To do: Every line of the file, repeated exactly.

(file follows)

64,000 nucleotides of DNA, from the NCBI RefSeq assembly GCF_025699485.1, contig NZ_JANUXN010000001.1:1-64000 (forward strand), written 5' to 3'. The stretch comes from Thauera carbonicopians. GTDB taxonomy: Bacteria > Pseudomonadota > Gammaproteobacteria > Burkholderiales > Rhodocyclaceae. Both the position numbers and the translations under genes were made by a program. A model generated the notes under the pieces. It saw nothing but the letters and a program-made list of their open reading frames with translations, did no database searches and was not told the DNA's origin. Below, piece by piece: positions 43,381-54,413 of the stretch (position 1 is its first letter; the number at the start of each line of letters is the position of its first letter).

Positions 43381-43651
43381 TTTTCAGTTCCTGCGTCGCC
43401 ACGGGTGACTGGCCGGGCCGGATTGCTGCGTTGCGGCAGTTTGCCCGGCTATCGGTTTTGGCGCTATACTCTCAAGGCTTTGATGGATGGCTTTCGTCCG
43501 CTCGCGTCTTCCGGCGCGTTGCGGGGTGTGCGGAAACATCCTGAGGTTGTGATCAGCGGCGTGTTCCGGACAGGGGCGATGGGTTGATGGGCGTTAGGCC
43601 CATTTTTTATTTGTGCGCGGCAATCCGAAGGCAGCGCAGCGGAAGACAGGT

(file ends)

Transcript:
64,000 nucleotides of DNA, from the NCBI RefSeq assembly GCF_025699485.1, contig NZ_JANUXN010000001.1:1-64000 (forward strand), written 5' to 3'. The stretch comes from Thauera carbonicopians. GTDB taxonomy: Bacteria > Pseudomonadota > Gammaproteobacteria > Burkholderiales > Rhodocyclaceae. Both the position numbers and the translations under genes were made by a program. A model generated the notes under the pieces. It saw nothing but the letters and a program-made list of their open reading frames with translations, did no database searches and was not told the DNA's origin. Below, piece by piece: positions 43,381-54,413 of the stretch (position 1 is its first letter; the number at the start of each line of letters is the position of its first letter).

Positions 43381-43651
43381 TTTTCAGTTCCTGCGTCGCC
43401 ACGGGTGACTGGCCGGGCCGGATTGCTGCGTTGCGGCAGTTTGCCCGGCTATCGGTTTTGGCGCTATACTCTCAAGGCTTTGATGGATGGCTTTCGTCCG
43501 CTCGCGTCTTCCGGCGCGTTGCGGGGTGTGCGGAAACATCCTGAGGTTGTGATCAGCGGCGTGTTCCGGACAGGGGCGATGGGTTGATGGGCGTTAGGCC
43601 CATTTTTTATTTGTGCGCGGCAATCCGAAGGCAGCGCAGCGGAAGACAGGT